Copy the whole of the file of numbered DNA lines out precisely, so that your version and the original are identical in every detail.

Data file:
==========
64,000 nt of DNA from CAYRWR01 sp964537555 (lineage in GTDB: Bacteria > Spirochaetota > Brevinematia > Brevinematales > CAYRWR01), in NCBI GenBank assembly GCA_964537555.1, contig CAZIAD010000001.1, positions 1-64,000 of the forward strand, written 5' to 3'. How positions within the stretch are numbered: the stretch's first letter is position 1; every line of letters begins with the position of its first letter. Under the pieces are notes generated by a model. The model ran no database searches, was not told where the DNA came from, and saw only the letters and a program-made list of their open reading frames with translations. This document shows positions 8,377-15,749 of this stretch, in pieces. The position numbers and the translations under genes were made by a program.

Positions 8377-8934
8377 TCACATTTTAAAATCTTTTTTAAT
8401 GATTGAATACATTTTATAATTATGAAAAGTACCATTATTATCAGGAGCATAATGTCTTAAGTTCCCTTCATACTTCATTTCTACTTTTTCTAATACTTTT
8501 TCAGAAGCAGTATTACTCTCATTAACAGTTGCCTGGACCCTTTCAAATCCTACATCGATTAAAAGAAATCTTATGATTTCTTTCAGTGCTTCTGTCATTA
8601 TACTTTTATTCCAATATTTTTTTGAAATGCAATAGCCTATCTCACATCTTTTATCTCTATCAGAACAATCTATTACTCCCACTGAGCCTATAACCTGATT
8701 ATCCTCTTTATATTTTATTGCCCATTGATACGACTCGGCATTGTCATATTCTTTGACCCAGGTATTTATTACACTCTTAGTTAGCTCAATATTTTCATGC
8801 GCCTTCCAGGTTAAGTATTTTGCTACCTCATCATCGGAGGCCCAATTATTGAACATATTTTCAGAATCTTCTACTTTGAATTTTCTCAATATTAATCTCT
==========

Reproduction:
64,000 nt of DNA from CAYRWR01 sp964537555 (lineage in GTDB: Bacteria > Spirochaetota > Brevinematia > Brevinematales > CAYRWR01), in NCBI GenBank assembly GCA_964537555.1, contig CAZIAD010000001.1, positions 1-64,000 of the forward strand, written 5' to 3'. How positions within the stretch are numbered: the stretch's first letter is position 1; every line of letters begins with the position of its first letter. Under the pieces are notes generated by a model. The model ran no database searches, was not told where the DNA came from, and saw only the letters and a program-made list of their open reading frames with translations. This document shows positions 8,377-15,749 of this stretch, in pieces. The position numbers and the translations under genes were made by a program.

Positions 8377-8934
8377 TCACATTTTAAAATCTTTTTTAAT
8401 GATTGAATACATTTTATAATTATGAAAAGTACCATTATTATCAGGAGCATAATGTCTTAAGTTCCCTTCATACTTCATTTCTACTTTTTCTAATACTTTT
8501 TCAGAAGCAGTATTACTCTCATTAACAGTTGCCTGGACCCTTTCAAATCCTACATCGATTAAAAGAAATCTTATGATTTCTTTCAGTGCTTCTGTCATTA
8601 TACTTTTATTCCAATATTTTTTTGAAATGCAATAGCCTATCTCACATCTTTTATCTCTATCAGAACAATCTATTACTCCCACTGAGCCTATAACCTGATT
8701 ATCCTCTTTATATTTTATTGCCCATTGATACGACTCGGCATTGTCATATTCTTTGACCCAGGTATTTATTACACTCTTAGTTAGCTCAATATTTTCATGC
8801 GCCTTCCAGGTTAAGTATTTTGCTACCTCATCATCGGAGGCCCAATTATTGAACATATTTTCAGAATCTTCTACTTTGAATTTTCTCAATATTAATCTCT